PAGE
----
James forces a laugh just so the conversation can continue and so he can look at her legs for a little while longer. He takes a drag of his cigarette and the nurse does the same and there’s a moment of peace that James hasn’t had in a long, long time.

It goes. “You visiting anyone?”

This catches James off-guard. “Err…yeah. Yeah, my friend had an accident. I’m seeing how he is.”

“Oh, gosh.” She flicks her cigarette into the nearby bin. “What happened?”

“Nothing major. Fell off a ladder.” He’s getting better at lying each day.

“Sounds painful. Nothing broken I hope?” There’s a tone of concern in her voice, one that all nurses have. James wonders if its natural or acquired in the trade.

“No, just a concussion.” He finishes his cigarette and drops it into the same bin, brushing past the nurse and feeling her skin up against his own. It feels good.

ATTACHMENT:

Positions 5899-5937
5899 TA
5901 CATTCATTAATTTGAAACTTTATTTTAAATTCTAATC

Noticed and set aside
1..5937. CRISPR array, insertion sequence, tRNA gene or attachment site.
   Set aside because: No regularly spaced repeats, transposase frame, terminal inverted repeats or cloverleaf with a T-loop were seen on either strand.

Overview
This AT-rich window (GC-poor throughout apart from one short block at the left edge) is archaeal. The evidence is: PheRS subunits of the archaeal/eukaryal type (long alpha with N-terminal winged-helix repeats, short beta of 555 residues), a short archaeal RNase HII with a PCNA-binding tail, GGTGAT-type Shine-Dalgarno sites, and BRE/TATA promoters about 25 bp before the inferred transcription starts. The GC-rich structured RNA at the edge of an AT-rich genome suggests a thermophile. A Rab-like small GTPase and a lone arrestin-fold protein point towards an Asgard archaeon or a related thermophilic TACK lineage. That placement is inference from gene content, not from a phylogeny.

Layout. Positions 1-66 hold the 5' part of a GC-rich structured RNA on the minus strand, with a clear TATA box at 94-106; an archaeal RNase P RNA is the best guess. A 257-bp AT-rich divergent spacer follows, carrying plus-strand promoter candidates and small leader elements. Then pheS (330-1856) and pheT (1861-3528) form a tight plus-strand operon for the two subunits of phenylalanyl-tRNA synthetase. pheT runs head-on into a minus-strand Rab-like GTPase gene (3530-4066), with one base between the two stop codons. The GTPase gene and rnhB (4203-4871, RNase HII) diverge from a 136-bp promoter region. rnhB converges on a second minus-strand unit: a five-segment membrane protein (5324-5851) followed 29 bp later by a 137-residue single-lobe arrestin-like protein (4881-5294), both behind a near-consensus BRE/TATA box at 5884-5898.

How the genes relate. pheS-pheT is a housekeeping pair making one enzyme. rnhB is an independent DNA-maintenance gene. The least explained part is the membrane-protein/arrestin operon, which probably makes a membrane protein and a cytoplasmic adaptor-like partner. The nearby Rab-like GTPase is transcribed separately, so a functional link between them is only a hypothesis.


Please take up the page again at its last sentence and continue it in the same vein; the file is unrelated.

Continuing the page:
She takes a long drag from her cigarette, blows out smoke and throws it into the bin as well. She looks at the watch on her uniform.

“It’s half one. I’ve got to get back to work.” She straightens her uniform and begins to walk back into the building.

“It’s been nice talking to you, I hope your friend gets better soon!” She gets further and further away from James and his eyes focus solely on her bottom and how it fits so nicely in the slim fitting uniform.  

She probably had a face to match.

Tuesday, 15:55 pm